In October 2017, the Turkish prison population was estimated, at 229,790 (+17% compared to October 2016). On this date, the rate of imprisonment was 285 prisoners per 100,000 inhabitants.
Significant growth in prison population has lead to more repressive penal legislation. A reform of the Penal Code, the Criminal Procedures Code, and the Penal Application Code took place in 2005. These reforms have:
- Lengthened sentences.
- Extended the minimum length of detention before being able to claim conditional release (from half to two thirds of the sentence for common law prisoners).
- Introduced full life sentences for the first time. In 2005 the prison population stood at 54,296. The rate of imprisonment was 75.8. In 2015 the number of prisoners was 173,522, with a rate of imprisonment of 220.41.
In August 2016, the government announced the expected release, under judicial control, of 38,000 common law prisoners. Civil society and the international community questioned the motivation for this step. A journalist from the daily newspaper Le Figaro confirmed that "the government was looking to ease overcrowding so that they could lock up the thousands of people arrested during the purges following the attempted coup".
In October 2017, prisoners awaiting trial represented 38.8% of the prison population (88,745).
In August 2017, the maximum duration of pre-trial imprisonment increased, from five to seven years.
The appeal proceedings are dealt with by the second criminal high court. The duration of these proceedings is often long and the number of prisoners awaiting a decision by the court of appeal (called hükümözlü) is high.
In October 2017, prisons could hold 207,339 prisoners. The occupancy rate was 111%. Prison density varies from one establishment to the next and often within the same prison. A cell designed for three or four prisoners can accommodate up to eight. Some sleep on mattresses on the floor. In 2017, 60 people in Tarsus prison were housed in a cell designed for 26. In the same year, Kirklareli prison accommodated 1,000 prisoners in a space with capacity for 500.
Before the attempted coup d'état, the prison population was primarily male, approximately 96%. It was also made up predominantly of young people: 68% of prisoners were between 18 and 39 years of age. Their level of education was low. In 2016, 1% of prisoners had completed basic education, according to the Turkish lnstitute of Statistics 2.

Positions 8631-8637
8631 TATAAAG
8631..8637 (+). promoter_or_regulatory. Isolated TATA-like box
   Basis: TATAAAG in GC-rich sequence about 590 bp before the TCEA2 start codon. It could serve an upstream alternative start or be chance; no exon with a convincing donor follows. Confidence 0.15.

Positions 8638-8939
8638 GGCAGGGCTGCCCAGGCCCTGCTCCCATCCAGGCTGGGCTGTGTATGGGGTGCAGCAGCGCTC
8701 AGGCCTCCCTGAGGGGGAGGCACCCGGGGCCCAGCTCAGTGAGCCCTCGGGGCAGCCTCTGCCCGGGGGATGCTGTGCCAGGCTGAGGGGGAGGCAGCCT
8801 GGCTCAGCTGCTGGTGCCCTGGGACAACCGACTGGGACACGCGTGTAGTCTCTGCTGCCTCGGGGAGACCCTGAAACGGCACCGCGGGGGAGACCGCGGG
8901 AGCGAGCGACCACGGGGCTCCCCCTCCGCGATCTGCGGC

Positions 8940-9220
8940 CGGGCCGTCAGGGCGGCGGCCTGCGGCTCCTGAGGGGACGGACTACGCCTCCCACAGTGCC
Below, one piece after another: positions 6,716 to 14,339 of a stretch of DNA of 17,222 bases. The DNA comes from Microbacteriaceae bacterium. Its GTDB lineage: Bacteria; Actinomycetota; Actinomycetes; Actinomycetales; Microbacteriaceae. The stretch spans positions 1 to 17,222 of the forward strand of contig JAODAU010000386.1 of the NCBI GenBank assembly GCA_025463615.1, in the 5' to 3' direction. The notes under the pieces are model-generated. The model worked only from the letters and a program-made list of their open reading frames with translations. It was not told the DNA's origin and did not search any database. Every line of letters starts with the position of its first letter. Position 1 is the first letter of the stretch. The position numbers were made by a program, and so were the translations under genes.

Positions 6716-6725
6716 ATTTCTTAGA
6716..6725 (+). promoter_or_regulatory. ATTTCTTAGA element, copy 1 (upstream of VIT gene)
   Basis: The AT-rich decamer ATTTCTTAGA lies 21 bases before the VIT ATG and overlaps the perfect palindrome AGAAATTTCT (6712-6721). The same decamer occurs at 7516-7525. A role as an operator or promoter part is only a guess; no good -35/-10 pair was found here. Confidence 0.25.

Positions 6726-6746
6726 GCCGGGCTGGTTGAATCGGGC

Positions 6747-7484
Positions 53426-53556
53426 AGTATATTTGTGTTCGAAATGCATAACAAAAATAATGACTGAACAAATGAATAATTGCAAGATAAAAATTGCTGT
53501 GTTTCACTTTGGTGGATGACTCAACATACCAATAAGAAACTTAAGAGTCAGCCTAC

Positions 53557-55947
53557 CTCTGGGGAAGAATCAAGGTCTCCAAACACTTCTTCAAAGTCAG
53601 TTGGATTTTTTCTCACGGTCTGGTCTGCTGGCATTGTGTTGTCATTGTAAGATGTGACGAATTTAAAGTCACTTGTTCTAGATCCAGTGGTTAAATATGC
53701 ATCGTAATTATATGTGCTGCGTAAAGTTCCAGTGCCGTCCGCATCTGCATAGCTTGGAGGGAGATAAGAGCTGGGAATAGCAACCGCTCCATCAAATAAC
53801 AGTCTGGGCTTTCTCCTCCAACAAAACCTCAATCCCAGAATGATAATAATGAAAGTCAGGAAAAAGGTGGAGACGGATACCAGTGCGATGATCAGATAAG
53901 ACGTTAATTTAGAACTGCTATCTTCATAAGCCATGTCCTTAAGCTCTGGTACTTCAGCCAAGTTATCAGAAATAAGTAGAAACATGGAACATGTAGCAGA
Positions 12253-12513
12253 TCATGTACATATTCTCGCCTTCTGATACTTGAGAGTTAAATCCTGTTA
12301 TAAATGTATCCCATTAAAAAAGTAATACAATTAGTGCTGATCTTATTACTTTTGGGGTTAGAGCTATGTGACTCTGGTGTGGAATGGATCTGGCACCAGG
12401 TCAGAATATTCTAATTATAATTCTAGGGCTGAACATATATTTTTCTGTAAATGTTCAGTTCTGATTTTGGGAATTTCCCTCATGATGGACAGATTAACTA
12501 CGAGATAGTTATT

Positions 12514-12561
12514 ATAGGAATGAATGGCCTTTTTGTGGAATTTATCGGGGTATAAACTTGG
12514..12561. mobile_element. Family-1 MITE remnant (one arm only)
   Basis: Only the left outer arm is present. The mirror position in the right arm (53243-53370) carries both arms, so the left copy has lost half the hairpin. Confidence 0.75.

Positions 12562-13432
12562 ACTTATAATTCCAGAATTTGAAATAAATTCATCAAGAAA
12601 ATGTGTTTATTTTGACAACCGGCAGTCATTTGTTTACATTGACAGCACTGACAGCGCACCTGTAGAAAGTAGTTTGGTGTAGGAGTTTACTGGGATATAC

There were 9,985 female prisoners in October 2017, 4.4% of the prison population. Women and men are in separate confinement.
Eight closed and five open prison facilities are exclusively reserved for women, while some prisons have specifically designated areas. Women have limited access to services and training in the facilities which also accommodate men.
Some establishments for women are overcrowded. In Tarsus prison in 2017, 70 women were held in a cell designed for 17, according to a report by Platform for Peace and Justice (PPJ).
Before the declaration of the state of emergency in July 2016, women could not be placed in type F prisons, (high security prisons)1 except for when serving an aggravated life sentence.
The surveillance officers in contact with female prisoners were all women. Police officers, who are mainly men, are in charge of transfers from court or hospital. Doctors ask for the police officers to be present during consultations. The doctors in contact with female prisoners can be either men or women. The fact that some gynaecologists are men can be problematic.
Many pregnant women or women who have recently given birth have been arrested and/or imprisoned, according to a report by the Foundation of Journalists and Writers 2017.
Aysun Aydemir gave birth to her baby on 12 May 2017. She was detained just after having given birth by Caesarean section, despite having difficulty walking. She was then detained with her three-day-old child in pre-trial detention in the province of Zonguldak. On 31 March 2017, Sezgin Tanrikulu, an opposition MP, challenged the Prime Minister over the case of a woman who gave birth alone in a police station in Ankara.
The conditions for pregnant women are particularly challenging. Prenatal care is not always adequately provided.
Şule Gümüşoluk, who was detained in Kayseri prison when she was eight and a half months' pregnant, was kept in prison during childbirth due to a court order in May 2017. This decision was made in spite of the risk of a difficult childbirth.
Children can stay with their mothers up until the age of six. It is now quite often the case that both parents are imprisoned.
- 149 under one year old
- 140 one-year-olds
- 124 two-year-olds
- 117 three-year-olds
- 77 four-year-olds
- 44 five-year-olds
- 6 six-year-olds
- 11 children were of unknown age3
The administration does not provide suitable food for children or extra mattresses for them. They have to share their mothers' beds. Toys are not allowed in cells.
Because of their isolation from family, foreign female prisoners have particular difficulties meeting their own needs and those of their children. Sometimes the children grow up without ever having left prison.
The children have access to childcare centres inside the prisons. The mothers are not permitted to go into them, nor are they allowed to speak to any staff in charge of their children. Often other female prisoners do not want children to be present in their areas.
Platform for Peace and Justice, "A comprehensive report on the prison conditions in Turkey - In Prison 2017", p. 6. ↩
Platform for Peace and Justice, "A comprehensive report on the prison conditions in Turkey - In Prison 2017", p. 2. ↩
Number of specific institutions for women